Xgeva Delays Bone Metastases in Men with Aggressive Prostate Cancer

Posted on June 7th, 2012 by

Among men with prostate cancer that has aggressive characteristics and has stopped responding to hormonal therapy, the bone drug Xgeva™ (denosumab) delayed the onset of bone metastases by more than seven months. These results were presented at the 2012 Annual Meeting of the American Society of Clinical Oncology.

Androgen deprivation therapy (ADT) often plays an important role in the treatment of prostate cancer. ADT slows or stops prostate cancer growth by reducing the exposure of the prostate to testosterone. Eventually, however, prostate cancer can become resistant to ADT. This is known as hormone-refractory prostate cancer.

Xgeva is a bone drug that targets a protein known as the RANK ligand. This protein regulates the activity of osteoclasts (cells that break down bone). Xgeva has been approved for the prevention of bone complications such as fracture in patients with bone metastases from solid (not blood-related) cancers. Some research has suggested that Xgeva may also have anti-cancer effects in the bone. This could be an important benefit for patients with cancers that tend to spread to the bone, such as prostate and breast cancers.

To evaluate the effect of Xgeva on the occurrence of bone metastases, researchers conducted a Phase III clinical trial among 1,432 men with hormone-refractory prostate cancer. The men had rapidly rising prostate-specific antigen (PSA) levels and/or high PSA levels but were free of bone metastases at the start of the study. Patients received either Xgeva or a placebo.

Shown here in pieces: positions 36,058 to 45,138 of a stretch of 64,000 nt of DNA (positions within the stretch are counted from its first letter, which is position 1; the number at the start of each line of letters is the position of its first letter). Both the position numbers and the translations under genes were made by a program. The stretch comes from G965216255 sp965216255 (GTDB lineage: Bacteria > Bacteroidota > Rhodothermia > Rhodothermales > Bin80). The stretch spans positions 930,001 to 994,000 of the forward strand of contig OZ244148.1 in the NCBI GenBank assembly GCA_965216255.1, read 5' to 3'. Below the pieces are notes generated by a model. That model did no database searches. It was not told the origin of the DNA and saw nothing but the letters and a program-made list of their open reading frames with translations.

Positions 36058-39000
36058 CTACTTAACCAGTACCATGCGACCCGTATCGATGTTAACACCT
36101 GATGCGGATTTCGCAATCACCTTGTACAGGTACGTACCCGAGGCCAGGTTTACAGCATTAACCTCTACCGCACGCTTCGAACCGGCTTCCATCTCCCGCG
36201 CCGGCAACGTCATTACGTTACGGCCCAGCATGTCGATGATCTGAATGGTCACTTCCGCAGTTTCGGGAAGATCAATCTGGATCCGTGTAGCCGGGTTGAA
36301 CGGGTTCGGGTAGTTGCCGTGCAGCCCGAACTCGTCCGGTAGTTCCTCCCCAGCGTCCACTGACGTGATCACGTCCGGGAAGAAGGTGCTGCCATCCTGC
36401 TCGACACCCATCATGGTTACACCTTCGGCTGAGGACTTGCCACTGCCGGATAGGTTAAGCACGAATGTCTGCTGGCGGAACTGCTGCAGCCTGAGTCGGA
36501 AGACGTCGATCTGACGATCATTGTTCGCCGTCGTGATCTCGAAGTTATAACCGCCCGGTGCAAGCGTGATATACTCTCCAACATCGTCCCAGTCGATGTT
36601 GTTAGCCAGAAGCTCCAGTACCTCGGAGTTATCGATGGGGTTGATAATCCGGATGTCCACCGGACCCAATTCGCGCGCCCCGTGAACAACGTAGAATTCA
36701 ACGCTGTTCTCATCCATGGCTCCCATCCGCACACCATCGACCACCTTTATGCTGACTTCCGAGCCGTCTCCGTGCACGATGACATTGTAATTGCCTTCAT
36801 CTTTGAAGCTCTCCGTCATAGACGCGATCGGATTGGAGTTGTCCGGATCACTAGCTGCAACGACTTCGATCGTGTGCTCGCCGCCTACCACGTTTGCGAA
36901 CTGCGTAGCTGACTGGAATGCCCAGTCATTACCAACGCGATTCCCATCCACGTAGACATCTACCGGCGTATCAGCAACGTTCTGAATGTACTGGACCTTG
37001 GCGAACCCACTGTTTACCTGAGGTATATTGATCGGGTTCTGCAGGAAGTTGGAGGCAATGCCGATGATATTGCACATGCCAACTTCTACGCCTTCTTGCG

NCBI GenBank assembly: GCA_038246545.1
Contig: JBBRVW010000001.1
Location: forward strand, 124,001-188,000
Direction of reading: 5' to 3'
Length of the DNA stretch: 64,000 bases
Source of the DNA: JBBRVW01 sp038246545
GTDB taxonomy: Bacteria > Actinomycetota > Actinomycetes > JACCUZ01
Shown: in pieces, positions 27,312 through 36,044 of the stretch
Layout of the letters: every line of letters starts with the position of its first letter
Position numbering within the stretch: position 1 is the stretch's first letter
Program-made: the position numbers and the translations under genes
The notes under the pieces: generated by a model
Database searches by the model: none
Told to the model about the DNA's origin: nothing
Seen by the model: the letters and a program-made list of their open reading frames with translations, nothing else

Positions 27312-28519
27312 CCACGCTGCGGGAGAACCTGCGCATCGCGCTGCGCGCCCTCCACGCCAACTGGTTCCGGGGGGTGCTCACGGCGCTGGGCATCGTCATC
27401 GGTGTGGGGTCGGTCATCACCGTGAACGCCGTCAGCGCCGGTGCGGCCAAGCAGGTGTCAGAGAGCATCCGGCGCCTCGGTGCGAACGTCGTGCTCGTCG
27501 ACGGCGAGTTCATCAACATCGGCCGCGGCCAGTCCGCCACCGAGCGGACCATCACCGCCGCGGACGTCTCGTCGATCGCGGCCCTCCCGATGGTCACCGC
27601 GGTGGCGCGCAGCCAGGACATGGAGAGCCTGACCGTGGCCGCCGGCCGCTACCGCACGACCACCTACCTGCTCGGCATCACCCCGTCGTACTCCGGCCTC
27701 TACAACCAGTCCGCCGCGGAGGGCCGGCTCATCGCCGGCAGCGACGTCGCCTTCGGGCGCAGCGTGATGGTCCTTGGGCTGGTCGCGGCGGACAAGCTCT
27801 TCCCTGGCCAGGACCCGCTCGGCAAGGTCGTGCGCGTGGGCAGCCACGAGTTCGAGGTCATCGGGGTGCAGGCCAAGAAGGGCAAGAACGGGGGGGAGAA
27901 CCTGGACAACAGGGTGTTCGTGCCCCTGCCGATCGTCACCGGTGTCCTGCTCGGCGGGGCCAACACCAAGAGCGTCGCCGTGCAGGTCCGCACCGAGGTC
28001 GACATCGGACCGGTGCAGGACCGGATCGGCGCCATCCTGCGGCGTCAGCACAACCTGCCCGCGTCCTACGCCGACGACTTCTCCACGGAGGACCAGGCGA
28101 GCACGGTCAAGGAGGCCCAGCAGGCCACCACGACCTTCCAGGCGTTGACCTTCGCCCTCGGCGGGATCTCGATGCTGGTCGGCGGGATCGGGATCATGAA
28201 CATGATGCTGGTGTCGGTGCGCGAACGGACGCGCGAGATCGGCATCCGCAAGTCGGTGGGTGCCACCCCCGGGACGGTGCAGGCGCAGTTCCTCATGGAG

Earlier reports from this study indicated that Xgeva delayed the occurrence of bone metastases by more than four months. In the current analysis, researchers focused on the subset of patients who had a short PSA doubling time at the start of the study. A short PSA doubling time (defined in this case as PSA levels that double in six months or less) means that PSA levels are rising rapidly; this may indicate more aggressive disease.

  • Men with a short PSA doubling time developed bone metastases more quickly than other men. This confirms that these men are at particularly high risk of bone metastases.
  • Among the men with a short PSA doubling time, Xgeva delayed the onset of bone metastases by more than seven months.

These results indicate that Xgeva significantly delays the development of bone metastases among men at high risk of bone metastases.

Reference: Saad F, Smith MR,ShoreNDet al.Effect of denosumab on prolonging bone-metastasis free survival (BMFS) in men with nonmetastatic castrate-resistant prostate cancer (CRPC) presenting with aggressive PSA kinetics. Paper presented at: 2012 Annual Meeting of the American Society of Clinical Oncology; June 1-5, 2012;Chicago,IL. Abstract 4510.

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Tags: News, Prostate Cancer, Refactory/Recurrent Prostate Cancer, Urology

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